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Monday, August 19, 2019

Opinion > Huntswood

Ensuring your firm doesn’t fall foul of the perception gap

Kate Woollard, engagement and brand manager at Huntswood | 08:59 Wednesday 7th August 2019

The complaints process is a vital part of any business.

Anyone can relate: if you’ve had a bad experience when trying to resolve an issue with a provider, it may make you revaluate your options and potentially even switch to a new provider. This scenario is exactly why it’s so important firms get complaints processes right and provide the best possible outcomes for their customers. 

Huntswood’s Complaints Outlook 2019 recently revealed that 60% of financial services firms believe their customers are satisfied with their complaints handling, while only 22% of customers actually report that they are satisfied. This demonstrates the scale of the perception gap between financial firms’ understanding of how well they’re handling complaints and what customers think of their experience.

Good complaints handling can not only drive deeper relationships with customers and ensure they stay loyal, it can lead to a positive snowball effect in customer advocacy. If a third of customers share their positive experience or outcome with others, then there is an obvious commercial incentive for achieving complaints excellence: good complaints handling attracts more customers. Additionally, the stronger a firm’s complaints process, the less likely it is that issues are escalated to the Financial Ombudsman, reducing the risk of costly payouts. 

There are several small steps firms can take to address their processes and ensure they are not falling foul of the perception gap.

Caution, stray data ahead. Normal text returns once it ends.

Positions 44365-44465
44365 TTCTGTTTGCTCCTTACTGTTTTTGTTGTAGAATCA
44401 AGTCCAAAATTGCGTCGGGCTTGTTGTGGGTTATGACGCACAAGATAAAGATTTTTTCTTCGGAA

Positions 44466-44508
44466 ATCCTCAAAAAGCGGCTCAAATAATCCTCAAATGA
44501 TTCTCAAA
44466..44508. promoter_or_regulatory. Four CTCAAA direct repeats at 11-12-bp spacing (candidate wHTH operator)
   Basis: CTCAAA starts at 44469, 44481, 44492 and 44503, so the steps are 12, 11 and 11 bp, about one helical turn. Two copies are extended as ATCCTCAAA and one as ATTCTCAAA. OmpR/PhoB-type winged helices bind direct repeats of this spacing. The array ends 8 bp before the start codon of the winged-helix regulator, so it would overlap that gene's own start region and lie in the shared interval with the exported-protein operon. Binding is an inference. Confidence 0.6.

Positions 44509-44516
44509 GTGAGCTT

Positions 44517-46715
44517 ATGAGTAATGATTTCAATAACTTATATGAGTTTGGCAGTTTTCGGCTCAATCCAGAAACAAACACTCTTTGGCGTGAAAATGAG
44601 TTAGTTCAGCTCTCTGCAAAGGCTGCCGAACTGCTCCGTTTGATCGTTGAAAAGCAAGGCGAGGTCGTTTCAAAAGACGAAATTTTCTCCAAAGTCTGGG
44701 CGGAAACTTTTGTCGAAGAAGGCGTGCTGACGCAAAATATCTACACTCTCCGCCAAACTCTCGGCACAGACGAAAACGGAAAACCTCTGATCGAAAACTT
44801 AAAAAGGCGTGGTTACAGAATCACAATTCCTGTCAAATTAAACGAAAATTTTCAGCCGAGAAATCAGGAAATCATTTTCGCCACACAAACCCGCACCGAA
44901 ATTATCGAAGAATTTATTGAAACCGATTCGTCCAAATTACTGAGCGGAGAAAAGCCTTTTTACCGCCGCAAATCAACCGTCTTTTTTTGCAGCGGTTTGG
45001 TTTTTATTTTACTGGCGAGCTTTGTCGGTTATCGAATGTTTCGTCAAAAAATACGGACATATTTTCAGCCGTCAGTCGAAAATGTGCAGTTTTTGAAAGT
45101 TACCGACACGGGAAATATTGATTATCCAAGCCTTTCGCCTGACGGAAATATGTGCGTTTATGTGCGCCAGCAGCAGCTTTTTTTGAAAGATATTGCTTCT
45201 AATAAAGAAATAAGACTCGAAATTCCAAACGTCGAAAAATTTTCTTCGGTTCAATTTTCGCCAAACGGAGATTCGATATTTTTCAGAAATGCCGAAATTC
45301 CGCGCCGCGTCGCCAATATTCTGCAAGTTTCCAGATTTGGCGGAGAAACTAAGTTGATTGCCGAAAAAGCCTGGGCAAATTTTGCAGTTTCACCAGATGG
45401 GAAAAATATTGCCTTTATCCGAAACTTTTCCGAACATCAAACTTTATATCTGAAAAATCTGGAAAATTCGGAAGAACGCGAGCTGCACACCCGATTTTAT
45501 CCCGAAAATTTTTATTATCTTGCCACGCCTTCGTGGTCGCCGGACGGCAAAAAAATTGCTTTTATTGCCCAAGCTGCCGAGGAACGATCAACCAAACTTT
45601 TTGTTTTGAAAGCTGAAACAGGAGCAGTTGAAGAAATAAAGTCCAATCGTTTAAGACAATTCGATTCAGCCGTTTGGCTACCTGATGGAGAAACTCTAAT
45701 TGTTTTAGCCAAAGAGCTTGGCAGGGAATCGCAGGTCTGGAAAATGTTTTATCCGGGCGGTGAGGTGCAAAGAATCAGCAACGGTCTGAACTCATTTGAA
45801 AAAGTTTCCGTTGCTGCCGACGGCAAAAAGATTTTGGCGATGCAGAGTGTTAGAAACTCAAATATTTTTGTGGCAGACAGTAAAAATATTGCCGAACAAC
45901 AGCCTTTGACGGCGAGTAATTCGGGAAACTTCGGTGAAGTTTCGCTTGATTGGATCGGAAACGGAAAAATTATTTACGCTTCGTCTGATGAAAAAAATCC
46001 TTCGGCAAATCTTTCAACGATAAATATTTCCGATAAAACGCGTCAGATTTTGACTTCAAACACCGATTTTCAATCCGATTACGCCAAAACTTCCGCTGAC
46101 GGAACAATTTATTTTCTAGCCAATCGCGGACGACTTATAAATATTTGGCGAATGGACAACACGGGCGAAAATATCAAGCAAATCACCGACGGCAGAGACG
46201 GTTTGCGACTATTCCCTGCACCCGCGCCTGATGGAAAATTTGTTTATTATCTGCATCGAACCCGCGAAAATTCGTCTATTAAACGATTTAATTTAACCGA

Speedy resolutions of complaints 

Despite 76% of customers expecting a resolution at ‘first point of contact’ (FPOC), only 20% reported this as a reality. Firms were at odds with this and reported that 46% of cases are typically resolved at FPOC. Quick resolutions are becoming the expected standard, and firms that can’t keep pace with expectation and maintain (if not improve) quality will be left behind.  

Offer an omnichannel experience  

Firms should ensure that customers can contact them through a variety of channels. Some 70% of customers whose complaints were not resolved at FPOC interacted with their provider through at least two different channels during their complaints journey. Only one in three customers believe that firms are embracing digital technology to better manage and resolve complaints. This is slowly changing, but not at the pace customers expect. 

Explore automation as part of the channel mix

The fact that 50% of customers don’t mind talking to an automated system, as long as it resolved their complaint quickly, strengthens the business case for firms to explore automation and will help increase the chances of resolving a complaint at FPOC. 

Improve the treatment and recognition of vulnerable customers

Ensuring the fair and equitable treatment of vulnerable customers remains a challenge and high on the regulator’s agenda, especially in terms of managing the changing and often transient nature of vulnerability. Firms need to ensure they have a single holistic view of each customer available to all frontline staff — this will enable a seamless complaints experience where vulnerable individuals are identified at the earliest possible opportunity.  

Ensuring companies don’t fall foul of the perception gap is one challenge, but firms should actively seek to ensure that complaints don’t arise in the first place. This will reduce the number of complaint handlers required and ensure that staff are freed up to comprehensively and effectively deal with more complex cases. Companies should regularly conduct root cause analysis to establish any trackable, consistent causes of complaints and adjust their offering accordingly to minimise the impact this has on future business. Alongside simple operational changes, this should help firms to attract new customers by exceeding regulatory standards and setting themselves apart from competitors.

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